Rose Hudson-Wilkin, chaplain to Queen Elizabeth and the Speaker of the House of Commons, poses for a photograph during an interview with AFP in London on July 9, 2014
London (AFP) - The Church of England could be set to allow its first female bishops -- and not before time, says one of those tipped for the job, adding the days of women being left to arrange the flowers are gone.
Rose Hudson-Wilkin thinks it would be "seismic" if the Church votes on Monday to allow Anglican women to take the top jobs after decades of debate on their role.
As a chaplain to Queen Elizabeth and the Speaker of the House of Commons, Jamaican-born Hudson-Wilkin is already one of the most prominent women in the Church of England.
But she is a passionate advocate of a woman's right to break through the "stained glass ceiling", 20 years after the first ordinations of female vicars.
"It will be a big deal," she told AFP, referring to a possible yes vote.
"This has been on the agenda of the Church since the 1920s, from the time of the suffragettes when women were saying actually, we're human beings, we don't want to be patted on the head and told: 'There dear, you'll be alright doing the flowers or making the cups of tea'.
"We have gifts and skills and abilities and we want what we have to be placed on the table as well."
The Church of England's General Synod will hold a vote Monday which, if passed, could see the first women bishops named by the end of this year.
That would mark the end of a divisive struggle in the Church, where opposition from conservative Anglicans led to the rejection of a previous proposal in 2012, prompting an outcry from many clergy, worshippers and lawmakers.
-'Out of date'-
A mother of three whose husband is also a chaplain, Hudson-Wilkin was born in 1961 and said she felt "called" to the clergy when she was just 14.
She moved from Jamaica to live in Britain in 1985 and became a vicar in the first wave of female ordinations in 1994.
Quoting Bob Marley during an interview in the lavish 19th century formality of London's Houses of Parliament, she seemed equally comfortable with ceremony and simplicity.
She modestly played down media suggestions that she could be one of the first women bishops if the measure goes through.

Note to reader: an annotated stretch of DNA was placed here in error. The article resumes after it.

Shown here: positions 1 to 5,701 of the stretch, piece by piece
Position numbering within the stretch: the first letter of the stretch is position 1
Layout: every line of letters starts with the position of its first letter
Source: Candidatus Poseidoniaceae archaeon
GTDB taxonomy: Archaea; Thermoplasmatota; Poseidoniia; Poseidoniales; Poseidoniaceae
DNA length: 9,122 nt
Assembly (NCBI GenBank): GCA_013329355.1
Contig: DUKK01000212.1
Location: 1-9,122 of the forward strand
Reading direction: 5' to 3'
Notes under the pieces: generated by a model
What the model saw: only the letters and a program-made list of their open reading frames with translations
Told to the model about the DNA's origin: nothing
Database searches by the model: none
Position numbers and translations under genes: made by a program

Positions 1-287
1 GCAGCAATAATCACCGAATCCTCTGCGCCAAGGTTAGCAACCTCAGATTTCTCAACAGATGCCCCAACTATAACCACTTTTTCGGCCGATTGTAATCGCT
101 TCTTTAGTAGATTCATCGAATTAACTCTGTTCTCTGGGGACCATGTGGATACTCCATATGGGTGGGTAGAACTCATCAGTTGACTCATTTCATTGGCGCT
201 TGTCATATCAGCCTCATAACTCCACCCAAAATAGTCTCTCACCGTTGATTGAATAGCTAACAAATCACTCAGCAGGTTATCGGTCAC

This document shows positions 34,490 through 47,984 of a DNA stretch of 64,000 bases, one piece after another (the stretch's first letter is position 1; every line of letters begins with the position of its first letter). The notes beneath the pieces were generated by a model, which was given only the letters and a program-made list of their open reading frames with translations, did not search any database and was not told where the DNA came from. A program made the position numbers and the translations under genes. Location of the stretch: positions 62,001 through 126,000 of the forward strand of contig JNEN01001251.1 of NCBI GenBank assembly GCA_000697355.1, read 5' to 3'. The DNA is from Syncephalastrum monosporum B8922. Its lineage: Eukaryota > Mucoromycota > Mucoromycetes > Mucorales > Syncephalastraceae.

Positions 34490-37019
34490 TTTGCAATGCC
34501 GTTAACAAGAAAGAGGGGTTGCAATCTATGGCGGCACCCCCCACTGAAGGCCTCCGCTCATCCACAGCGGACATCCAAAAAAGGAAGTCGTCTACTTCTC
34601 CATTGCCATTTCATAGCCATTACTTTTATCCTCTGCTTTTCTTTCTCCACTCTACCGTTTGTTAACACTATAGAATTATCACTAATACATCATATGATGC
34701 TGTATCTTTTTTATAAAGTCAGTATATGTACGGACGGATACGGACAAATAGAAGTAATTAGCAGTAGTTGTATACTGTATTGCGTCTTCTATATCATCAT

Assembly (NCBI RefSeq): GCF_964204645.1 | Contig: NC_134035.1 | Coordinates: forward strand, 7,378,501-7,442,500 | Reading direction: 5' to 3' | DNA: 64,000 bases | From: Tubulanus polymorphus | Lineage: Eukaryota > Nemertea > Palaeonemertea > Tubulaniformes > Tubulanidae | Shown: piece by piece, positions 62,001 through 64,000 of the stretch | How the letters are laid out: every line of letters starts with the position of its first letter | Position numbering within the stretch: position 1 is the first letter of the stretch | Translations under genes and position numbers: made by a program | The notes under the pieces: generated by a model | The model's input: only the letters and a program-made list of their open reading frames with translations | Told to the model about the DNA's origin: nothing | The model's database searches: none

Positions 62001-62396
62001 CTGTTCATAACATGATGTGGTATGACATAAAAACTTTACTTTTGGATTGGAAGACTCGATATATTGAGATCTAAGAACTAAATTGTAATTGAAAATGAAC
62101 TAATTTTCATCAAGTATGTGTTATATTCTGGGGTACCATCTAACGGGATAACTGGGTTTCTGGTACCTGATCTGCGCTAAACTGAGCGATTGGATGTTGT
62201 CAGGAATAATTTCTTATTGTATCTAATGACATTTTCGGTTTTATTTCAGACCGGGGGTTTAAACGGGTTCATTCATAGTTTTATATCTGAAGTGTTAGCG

"Everybody thinks that, I'm too busy enjoying what I'm doing," said Hudson-Wilkin, who also acts as vicar of two churches in ethnically-diverse east London.
"It is the Church that calls you to act in that role, not you that puts yourself forward."
But she argued that having women as bishops would only make the Church of England "richer".
"Women make up perhaps just over half the population and I think that it is rather out of date to have a major institution like the Church of England that is still run by an all-male group," she said.
"It is about valuing each other. If I value you, I'm not going to put you into a little box and tell you to stay there.
"I'm going to let you flourish, I'm going to let you achieve and become the best you can be."
The Church of England is the "mother church" of the global Anglican Communion, which covers some 80 million people in over 165 countries.
Anglican women bishops have already been ordained in countries including the United States, Canada and Australia.
A Church of England vote in favour of women bishops would not compel the remaining Anglican churches to accept them but could act as a powerful precedent.
Hudson-Wilkin said she hoped the vote would encourage Anglican churches in other parts of the world to "ask the question 'what is right for us?'."
"I hope that all the provinces who now do not ordain women as priests or consecrate them as bishops, I hope they will see this as a good thing and for the furtherance of the mission of Christ," she added.
Accepting women bishops might also be seen as a natural progression from their current position within the Church, Hudson-Wilkin suggested.
"There is talk of the feminisation of the church, which is so ridiculous because women have always been at the helm," she said.
"They're the wheels that make everything happen."